Writing in 1972, William Appleman Williams surveyed the wreckage of U.S. diplomacy from the Spanish American War to the quagmire of Southeast Asia. Long dominated by elites, U.S. foreign policy bred the very problems that Americans had argued they wanted to export: democracy, self-determination, and the development of laizze faire capitalism. Rather Williams found that much of U.S. foreign policy undermined its stated goals, shifting taxpayer money in support of the expansion of private American industries into developing nations (China, etc). The use of “informal empire” did little to assuage the raw feelings of native populations (not indigenous here), thus Appleman opens his introduction with reflections on the reasons for Cuba’s 1959 Communist Revolution. The inability of policymakers, government officials, and the U.S. public itself to consider the viewpoints of those nations it so “generously” aided, contributed to the tragedy of U.S. policy.
By the late nineteenth century, fears regarding the closing of the frontier, most notably in relation to Frederick Jackson Turner’s safety valve thesis, resulted in the pervasive belief that the United States needed to expand in order to solve its domestic problems. The need for markets drove much of this discourse as many policymakers, farmers, and others pushed for economic expansion, “By 1895, many individuals and groups were stressing the importance of expansion as a way to solve domestic economic problems” . [note- this is reminiscent of Suffragists in the Age of Empire and the Amy Kaplan book on which both talk about how expansion was sees as way to reform US while reinforcing gender racial roles, those simultaneously women and blacks used the same imperialism to prove their citizenship etc so it has countervailing forces] However, Americans and their representatives claimed to abhor the colonialism or imperialism of their European counterparts, thus, United States policymakers drafted the Open Door Notes which according to Williams drove U.S. foreign policy for much of the 20th century. Though at the time of its initial publication, many historians portrayed the battle over this policy as internal and one that occured between “imperialists led by Roosevelt and Lodge and anti-imperialists led by William Jennings Bryan, Grover Cleveland, and Carl Schurz,” Appleman argues that this depiction remains inaccurate. Rather a third group “a coalition of businessmen, intellectuals, and politicians who opposed traditional colonialism and advocated instead a polity of an open door through which America’s preponderant economic strength would enter and dominate all underdeveloped areas of the world” emerged as the catalyst and ultimate winner in this debate. Appleman acknowledges the briallance of this maneuver while noting that its success contributed to its downfall, “If it ultimately failed, it was not because it was foolish or weak, but because it was so successful. The empire that was built according to the strategy and tactics of the Open Door Notes engendered the antagonisms created by all empires, and it is that opposition which posed so many difficulties for American diplomacy after World War II.”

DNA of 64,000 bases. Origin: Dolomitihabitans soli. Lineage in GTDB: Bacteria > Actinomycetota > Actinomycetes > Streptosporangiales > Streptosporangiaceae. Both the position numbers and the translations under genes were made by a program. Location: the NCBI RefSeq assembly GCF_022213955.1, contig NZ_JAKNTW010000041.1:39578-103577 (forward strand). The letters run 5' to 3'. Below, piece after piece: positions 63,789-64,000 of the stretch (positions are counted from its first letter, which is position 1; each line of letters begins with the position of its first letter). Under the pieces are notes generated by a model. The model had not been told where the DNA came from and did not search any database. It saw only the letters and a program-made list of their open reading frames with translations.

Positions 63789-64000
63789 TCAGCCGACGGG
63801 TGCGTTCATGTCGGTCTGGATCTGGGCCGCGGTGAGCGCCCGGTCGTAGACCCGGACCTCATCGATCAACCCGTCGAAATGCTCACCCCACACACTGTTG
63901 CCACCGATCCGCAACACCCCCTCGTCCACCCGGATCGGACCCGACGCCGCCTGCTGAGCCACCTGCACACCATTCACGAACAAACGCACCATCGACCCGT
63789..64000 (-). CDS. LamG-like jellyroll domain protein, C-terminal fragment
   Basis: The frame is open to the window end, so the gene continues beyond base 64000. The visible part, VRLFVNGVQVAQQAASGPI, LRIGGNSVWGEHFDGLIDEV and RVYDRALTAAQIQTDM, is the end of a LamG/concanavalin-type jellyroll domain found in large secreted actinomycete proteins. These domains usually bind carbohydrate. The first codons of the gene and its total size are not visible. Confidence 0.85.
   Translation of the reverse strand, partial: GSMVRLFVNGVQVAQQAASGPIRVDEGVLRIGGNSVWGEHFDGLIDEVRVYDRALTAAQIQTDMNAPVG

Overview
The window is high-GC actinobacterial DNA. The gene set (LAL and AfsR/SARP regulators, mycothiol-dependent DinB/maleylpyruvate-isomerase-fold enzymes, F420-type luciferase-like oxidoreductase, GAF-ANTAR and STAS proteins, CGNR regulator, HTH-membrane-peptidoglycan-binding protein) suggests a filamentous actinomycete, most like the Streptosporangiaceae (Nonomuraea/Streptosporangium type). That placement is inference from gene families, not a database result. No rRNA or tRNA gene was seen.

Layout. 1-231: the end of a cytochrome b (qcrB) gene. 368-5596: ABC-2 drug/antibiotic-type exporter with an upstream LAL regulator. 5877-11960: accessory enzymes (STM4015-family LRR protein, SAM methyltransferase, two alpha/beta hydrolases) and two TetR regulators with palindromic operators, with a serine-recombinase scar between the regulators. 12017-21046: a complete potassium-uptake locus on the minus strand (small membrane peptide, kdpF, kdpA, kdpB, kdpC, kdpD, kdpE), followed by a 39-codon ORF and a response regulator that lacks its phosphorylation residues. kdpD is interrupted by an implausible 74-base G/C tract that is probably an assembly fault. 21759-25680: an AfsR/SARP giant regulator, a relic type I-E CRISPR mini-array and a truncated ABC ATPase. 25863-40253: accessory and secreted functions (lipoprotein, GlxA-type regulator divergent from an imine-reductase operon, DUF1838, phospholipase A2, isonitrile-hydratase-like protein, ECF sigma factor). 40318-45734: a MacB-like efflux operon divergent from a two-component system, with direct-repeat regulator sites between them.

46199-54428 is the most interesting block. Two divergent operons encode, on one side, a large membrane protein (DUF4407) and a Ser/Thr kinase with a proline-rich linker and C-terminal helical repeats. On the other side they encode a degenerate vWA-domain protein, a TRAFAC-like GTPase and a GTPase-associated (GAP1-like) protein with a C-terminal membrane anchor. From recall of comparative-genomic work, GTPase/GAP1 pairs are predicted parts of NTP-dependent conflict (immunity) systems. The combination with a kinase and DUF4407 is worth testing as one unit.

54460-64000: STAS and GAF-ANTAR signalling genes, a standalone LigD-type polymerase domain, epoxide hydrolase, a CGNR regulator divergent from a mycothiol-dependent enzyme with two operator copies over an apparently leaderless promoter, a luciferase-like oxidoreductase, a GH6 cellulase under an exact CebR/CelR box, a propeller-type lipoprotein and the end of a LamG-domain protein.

Intially at least, reformers did not embrace this new policy, however by the mid 1890s most were on board even mimicking the rhetoric of politicians, “Missionaries came to sound more and more like political leaders, who were themselves submerging their domestic ideological differences at the water’s edge in a general agreement on expansion as a reform movement.” The convergence of the reform movement along with the support of business led to a strange development in which U.S. expansionism came to be seen by its practitioners as providing the dual benefits of democracy/civilization/order and a developed capitalist economic system that would bring financial properity to all. However, there were implicit contradictions in this approach. First, the capitalism imported or brought to such peoples inherently benefited US manufacturers over all others, while keeping the state under “informal empire” in a dependency status. No laissez faire economy could develop. Second, though by WWI, this policy claimed to be exporting self-determination, the U.S. role in each region’s economic and political affairs clearly undermined this goal. American business leaders in this period continue to play a key role. For example, the need for large scale capital accumulation which was needed in order to invest in developing markets remained out of reach for many, however, financiers and industrialists lobbied the state for loans and grants for such economic development. Some favored an international consortium, which scholars might take for early multilateralism, but in reality, US business leaders assumed they would dominate such a consortium revealing a long thread related to U.S. international action . Thus, by the WWI period, Americans had developed “an all encompassing conception of the world. Americans could not only conquer nature, but they could put their self interest to work to produce the well being and harmony of ht world. Their theory not only held that they could do these things; it asserted the natural necessity of action. Any other course violated natural law and thus subverted the harmony of interests.”